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Wooing ends; N.H. voters decide

With only hours to go before today's New Hampshire primary, Chris Rogers was still trying to pick a candidate.

A few months ago, he was a Howard Dean supporter. He liked Dean's fire-and-brimstone speeches and believed the former Vermont governor was just the guy to shake up Washington.

But Rogers, a regional marketing representative for an auto manufacturer, grew disenchanted with Dean's verbal gaffes and his hollering in Iowa a week ago.

"You don't want a guy like that in an operating room _ let alone the Oval Office," Rogers said.

And so Rogers spent the last week shopping for a candidate. This is the story of his shopping trip.

He is an independent, an elusive group that accounts for 38 percent of New Hampshire's voters. Although they are not affiliated with a party, most identify with the Republicans or Democrats and usually vote that way. Rogers, who in 2000 voted for John McCain in the primary and George W. Bush in the general election, is a special breed, a true swing voter.

With the race so close _ the final polls Monday showed Sen. John Kerry ahead, but Dean was gaining ground _ swing voters could play a decisive role today. State officials are predicting a record turnout.

Rogers, 40, a divorced father of a seventh-grade daughter, takes voting seriously. He reads newspapers and watches political coverage on MSNBC. He listens to Imus and reads about the candidates on the Internet.

He voted for Bush in 2000 because he didn't like Al Gore's changing personas ("You didn't know which Gore was going to show up," Rogers said). But he is unhappy with Bush because of the Iraq war and because Bush hasn't done enough to help manufacturing companies.

Everyone wanted Rogers' vote.

He got e-mails from the Dean campaign after he attended a "meetup" with other supporters. Rogers said the Dean backers were mostly twentysomethings who were naive about how easily Dean could change Washington. But he liked Dean's spirit, at least for a while.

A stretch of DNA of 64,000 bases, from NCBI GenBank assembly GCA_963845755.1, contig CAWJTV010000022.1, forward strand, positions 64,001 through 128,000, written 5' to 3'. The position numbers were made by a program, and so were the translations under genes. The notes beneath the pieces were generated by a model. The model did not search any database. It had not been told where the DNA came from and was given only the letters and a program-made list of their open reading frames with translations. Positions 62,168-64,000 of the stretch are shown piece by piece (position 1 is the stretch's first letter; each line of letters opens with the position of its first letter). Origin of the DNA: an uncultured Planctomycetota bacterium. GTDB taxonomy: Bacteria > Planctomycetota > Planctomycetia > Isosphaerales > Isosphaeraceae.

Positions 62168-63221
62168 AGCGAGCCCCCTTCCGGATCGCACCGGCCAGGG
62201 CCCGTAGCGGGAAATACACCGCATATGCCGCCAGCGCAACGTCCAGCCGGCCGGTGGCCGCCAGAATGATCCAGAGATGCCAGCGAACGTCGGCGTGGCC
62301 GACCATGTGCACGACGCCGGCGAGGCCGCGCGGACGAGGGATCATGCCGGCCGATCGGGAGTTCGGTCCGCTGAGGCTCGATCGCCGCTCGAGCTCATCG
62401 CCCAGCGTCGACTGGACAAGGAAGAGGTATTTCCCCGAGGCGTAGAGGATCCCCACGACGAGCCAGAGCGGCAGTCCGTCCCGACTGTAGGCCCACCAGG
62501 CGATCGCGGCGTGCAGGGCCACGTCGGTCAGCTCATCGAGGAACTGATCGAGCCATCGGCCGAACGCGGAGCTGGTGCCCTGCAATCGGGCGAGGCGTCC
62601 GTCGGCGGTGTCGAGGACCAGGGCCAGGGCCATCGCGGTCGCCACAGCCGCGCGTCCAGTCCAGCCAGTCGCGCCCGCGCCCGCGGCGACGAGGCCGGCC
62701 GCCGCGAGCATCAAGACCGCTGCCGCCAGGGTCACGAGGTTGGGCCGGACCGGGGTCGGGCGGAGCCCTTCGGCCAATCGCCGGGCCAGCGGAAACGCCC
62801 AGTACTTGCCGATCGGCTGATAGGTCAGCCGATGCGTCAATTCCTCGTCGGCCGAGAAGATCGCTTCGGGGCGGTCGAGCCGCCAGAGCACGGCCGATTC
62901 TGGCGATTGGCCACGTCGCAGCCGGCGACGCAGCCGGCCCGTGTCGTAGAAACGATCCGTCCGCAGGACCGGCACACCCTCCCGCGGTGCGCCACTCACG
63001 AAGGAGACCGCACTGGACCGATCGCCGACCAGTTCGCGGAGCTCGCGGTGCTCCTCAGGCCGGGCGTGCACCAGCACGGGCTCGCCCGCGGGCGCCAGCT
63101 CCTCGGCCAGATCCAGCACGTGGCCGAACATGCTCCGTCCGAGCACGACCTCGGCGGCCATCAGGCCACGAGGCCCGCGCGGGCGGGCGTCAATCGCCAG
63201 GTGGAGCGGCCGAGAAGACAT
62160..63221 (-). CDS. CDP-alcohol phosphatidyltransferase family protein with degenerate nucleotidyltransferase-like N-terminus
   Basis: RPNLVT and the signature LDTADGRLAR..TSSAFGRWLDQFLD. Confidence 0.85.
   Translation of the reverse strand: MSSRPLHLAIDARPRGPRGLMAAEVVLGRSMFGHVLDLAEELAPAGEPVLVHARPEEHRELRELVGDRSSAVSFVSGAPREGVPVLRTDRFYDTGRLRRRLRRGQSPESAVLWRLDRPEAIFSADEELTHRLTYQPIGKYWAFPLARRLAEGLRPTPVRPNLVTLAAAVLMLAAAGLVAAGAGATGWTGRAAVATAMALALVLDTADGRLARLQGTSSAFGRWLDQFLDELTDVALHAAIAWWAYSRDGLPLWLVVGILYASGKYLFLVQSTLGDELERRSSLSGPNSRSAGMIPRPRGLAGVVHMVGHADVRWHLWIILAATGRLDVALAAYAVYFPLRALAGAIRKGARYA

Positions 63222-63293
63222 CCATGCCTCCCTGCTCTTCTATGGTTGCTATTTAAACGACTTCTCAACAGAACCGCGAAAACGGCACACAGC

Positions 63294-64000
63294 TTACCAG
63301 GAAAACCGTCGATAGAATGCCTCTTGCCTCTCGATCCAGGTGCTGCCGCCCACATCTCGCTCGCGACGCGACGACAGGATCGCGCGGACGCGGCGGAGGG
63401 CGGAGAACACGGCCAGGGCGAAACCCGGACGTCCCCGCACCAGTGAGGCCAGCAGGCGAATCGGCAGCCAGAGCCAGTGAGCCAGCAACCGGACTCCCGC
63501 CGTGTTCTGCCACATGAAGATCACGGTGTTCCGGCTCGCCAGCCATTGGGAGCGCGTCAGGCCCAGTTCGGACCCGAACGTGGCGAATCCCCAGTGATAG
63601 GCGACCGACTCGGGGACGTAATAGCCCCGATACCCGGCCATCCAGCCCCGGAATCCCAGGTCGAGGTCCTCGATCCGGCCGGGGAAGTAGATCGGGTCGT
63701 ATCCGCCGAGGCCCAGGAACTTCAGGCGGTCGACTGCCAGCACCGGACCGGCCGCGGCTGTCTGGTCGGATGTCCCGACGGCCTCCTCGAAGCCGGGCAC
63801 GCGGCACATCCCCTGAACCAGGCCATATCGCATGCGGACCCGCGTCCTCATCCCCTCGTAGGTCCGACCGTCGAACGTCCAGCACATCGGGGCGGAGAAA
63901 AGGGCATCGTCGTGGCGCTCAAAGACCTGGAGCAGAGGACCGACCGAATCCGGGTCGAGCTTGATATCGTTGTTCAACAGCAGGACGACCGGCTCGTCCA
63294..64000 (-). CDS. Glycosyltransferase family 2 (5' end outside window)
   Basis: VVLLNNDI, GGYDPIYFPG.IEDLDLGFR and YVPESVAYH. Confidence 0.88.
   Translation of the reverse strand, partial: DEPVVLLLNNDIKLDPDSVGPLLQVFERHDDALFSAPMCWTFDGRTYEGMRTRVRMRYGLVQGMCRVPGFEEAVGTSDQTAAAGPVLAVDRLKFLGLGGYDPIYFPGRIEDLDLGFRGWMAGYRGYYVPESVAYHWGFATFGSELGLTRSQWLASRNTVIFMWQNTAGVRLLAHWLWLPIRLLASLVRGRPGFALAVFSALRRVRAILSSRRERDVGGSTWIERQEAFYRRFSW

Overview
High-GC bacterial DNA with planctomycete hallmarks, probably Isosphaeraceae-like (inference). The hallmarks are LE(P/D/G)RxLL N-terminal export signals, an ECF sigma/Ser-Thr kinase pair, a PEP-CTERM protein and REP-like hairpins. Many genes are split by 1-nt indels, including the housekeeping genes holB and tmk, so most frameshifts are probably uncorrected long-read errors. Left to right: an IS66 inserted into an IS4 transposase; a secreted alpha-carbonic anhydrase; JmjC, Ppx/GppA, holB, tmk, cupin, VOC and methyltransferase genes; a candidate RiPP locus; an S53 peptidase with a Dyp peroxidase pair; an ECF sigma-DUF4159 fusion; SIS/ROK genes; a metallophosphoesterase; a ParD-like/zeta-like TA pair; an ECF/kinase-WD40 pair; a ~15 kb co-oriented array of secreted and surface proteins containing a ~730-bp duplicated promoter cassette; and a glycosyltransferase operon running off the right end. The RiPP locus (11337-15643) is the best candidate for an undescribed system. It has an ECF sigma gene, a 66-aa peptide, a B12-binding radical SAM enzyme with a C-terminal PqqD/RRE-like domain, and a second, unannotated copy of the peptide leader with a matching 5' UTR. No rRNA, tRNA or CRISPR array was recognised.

He got several telephone calls from the campaigns of Sen. John Kerry, Wesley Clark and Sen. Joe Lieberman. They were "robo-calls" _ messages recorded by the candidates and placed by a computer. Rogers didn't like being called by a machine and ignored them.

He lost enthusiasm for Dean after the candidate said the world was not necessarily safer after Saddam Hussein was captured. Rogers was no fan of the Iraq war, but he thought that comment was ridiculous. Then came more Dean gaffes. The hollering speech last week was the final straw, he said.

It was time to shop.

Rogers took time to see several candidates in person. Last Tuesday, he spent his lunch hour watching Kerry at a local college.

Kerry attacked Bush's "creed of greed" and tax loopholes for big corporations.

"The motto of this administration is, "No special interest left behind,' " Kerry said.

Rogers was intrigued but not inspired. Kerry had a monotone delivery and Rogers was afraid Republicans would label him as "a Massachusetts liberal." On Sunday, Rogers went to a local high school to hear John Edwards. The North Carolina senator attacked the Bush administration for coddling big corporations.

"I'll tell you what we ought to do with these Washington lobbyists," Edwards said in his Carolina drawl. "We ought to cut them off at the knees!"

His message was similar to Kerry's, but Edwards, a former trial lawyer, seemed more positive and persuasive, Rogers said.

"I went in thinking this is Dan Quayle with an accent," Rogers said. "He's got some substance."

Monday morning, Rogers was leaning toward Edwards but decided to see Wesley Clark on his lunch hour, just in case Clark inspired him.

Rogers stood in the frigid cold outside Nashua City Hall for 25 minutes because Clark was late. When the candidate finally arrived, he spoke for less than five minutes.

"I'm not a Washington insider. I'm an outsider," said the former NATO supreme commander. "I'm not part of the problem. I'm the solution."

Clark, looking harried, tried to chat up voters, but had little luck amid the vast crowd of reporters and photographers. When an actual voter appeared near the throng, a campaign aide pleaded with the media: "Let the voter through, please!"

Rogers was not impressed. He had read that Clark had flip-flopped on the war and other issues.

So the decision was sealed: He will vote for Edwards.

_ Times political editor Adam C. Smith contributed to this report.

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